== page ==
they happen all around us
each and every day
For eight nights of Chanukah, we say a blessing when lighting the Chanukah candles:
Blessed are you, Our God, Ruler of the Universe, who performed miracles for our ancestors in those days, in this time.
The blessing looks backward, as you might expect: acknowledging the miracle that happened in “those days” — the 2nd century, B.C., when the miracle of the oil lasting for eight days happened.
Yet it also looks to the present: in this time. This blessing reminds us that miracles are not just things that happened in an ancient world. They happen today, in our time, in our lives.
You don’t need to look far. Consider the workings of the human body. Your heart beats, your organs do their jobs, an entire system of systems functions without your conscious involvement.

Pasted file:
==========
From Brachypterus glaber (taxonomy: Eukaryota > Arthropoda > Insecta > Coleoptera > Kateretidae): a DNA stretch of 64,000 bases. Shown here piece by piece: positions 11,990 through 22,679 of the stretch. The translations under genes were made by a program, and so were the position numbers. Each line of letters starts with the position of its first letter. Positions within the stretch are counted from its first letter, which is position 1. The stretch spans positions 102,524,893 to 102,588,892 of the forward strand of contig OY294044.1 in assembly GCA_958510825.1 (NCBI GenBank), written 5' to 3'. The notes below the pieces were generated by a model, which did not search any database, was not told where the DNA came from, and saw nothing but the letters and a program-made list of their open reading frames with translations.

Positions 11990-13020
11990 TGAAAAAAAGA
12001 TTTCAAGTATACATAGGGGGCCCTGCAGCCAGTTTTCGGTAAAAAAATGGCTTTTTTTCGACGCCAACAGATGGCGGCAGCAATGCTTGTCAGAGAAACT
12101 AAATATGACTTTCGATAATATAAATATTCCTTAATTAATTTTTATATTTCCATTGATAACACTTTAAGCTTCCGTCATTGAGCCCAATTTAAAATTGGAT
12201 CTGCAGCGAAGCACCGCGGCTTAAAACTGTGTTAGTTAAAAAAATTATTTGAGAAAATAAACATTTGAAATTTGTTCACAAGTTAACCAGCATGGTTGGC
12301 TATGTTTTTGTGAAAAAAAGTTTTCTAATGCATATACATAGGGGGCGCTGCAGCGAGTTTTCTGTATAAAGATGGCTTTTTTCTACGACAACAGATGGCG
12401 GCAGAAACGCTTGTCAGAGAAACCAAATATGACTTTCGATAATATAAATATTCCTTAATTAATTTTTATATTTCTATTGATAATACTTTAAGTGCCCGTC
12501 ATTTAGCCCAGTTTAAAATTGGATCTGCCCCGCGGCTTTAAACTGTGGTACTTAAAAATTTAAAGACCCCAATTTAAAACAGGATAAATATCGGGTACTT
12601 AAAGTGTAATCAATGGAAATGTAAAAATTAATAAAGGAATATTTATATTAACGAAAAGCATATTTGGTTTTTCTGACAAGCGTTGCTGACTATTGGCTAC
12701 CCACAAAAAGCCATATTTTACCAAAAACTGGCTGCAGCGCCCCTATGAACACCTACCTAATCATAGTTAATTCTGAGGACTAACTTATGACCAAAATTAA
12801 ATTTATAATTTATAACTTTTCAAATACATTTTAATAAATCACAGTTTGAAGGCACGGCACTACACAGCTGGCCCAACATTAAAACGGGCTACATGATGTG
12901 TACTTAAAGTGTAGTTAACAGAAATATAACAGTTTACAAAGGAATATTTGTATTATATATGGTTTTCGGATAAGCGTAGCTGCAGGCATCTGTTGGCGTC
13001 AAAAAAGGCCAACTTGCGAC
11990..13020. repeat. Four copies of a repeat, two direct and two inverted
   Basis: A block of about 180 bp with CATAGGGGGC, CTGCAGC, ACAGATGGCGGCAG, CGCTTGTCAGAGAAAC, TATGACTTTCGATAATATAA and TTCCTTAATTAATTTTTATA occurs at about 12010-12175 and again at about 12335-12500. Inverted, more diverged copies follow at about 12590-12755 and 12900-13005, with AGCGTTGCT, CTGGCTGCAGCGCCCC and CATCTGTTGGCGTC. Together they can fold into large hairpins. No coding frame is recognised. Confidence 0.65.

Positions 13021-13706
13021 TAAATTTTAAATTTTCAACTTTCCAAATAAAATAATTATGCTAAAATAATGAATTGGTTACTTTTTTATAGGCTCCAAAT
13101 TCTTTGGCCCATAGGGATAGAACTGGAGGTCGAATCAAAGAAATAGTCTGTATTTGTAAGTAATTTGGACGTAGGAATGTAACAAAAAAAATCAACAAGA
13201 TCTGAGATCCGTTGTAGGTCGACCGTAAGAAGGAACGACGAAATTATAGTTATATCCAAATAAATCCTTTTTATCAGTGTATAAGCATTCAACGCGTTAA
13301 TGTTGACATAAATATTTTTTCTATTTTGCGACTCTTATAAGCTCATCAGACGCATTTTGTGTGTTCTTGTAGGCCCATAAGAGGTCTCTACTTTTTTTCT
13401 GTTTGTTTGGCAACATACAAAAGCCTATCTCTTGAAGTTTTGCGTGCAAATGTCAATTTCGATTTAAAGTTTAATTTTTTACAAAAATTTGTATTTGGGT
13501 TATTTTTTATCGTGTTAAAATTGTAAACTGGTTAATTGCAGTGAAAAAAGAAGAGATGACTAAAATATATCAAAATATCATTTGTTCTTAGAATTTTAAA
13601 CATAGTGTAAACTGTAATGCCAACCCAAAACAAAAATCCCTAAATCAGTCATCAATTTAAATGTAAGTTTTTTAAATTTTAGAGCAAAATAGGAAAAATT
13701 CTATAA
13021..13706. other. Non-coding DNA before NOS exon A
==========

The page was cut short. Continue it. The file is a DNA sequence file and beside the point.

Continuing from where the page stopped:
You breathe without thinking about it. Each breath is a miracle.
Every step your body takes is a miracle.
When you get a cut, your wound heals on it’s own. The skin repairs itself. That’s a miracle.
We often don’t think about the various things we do during the day that put us at risk of harm. Stepping outside. Crossing the street.
Getting into a car and driving somewhere. Sometimes staying in your house.
It’s only when something happens in the course of our day, or we hear about someone else barely surviving an incident — or not — that reminds us of the inherent dangers of living do we realize that making it through the day unharmed is itself a miracle.
The week of Chanukah is an invitation to remember that miracles abound. Each moment is a miracle. Watching the flames flicker on the candles, we can pause to breathe and remember.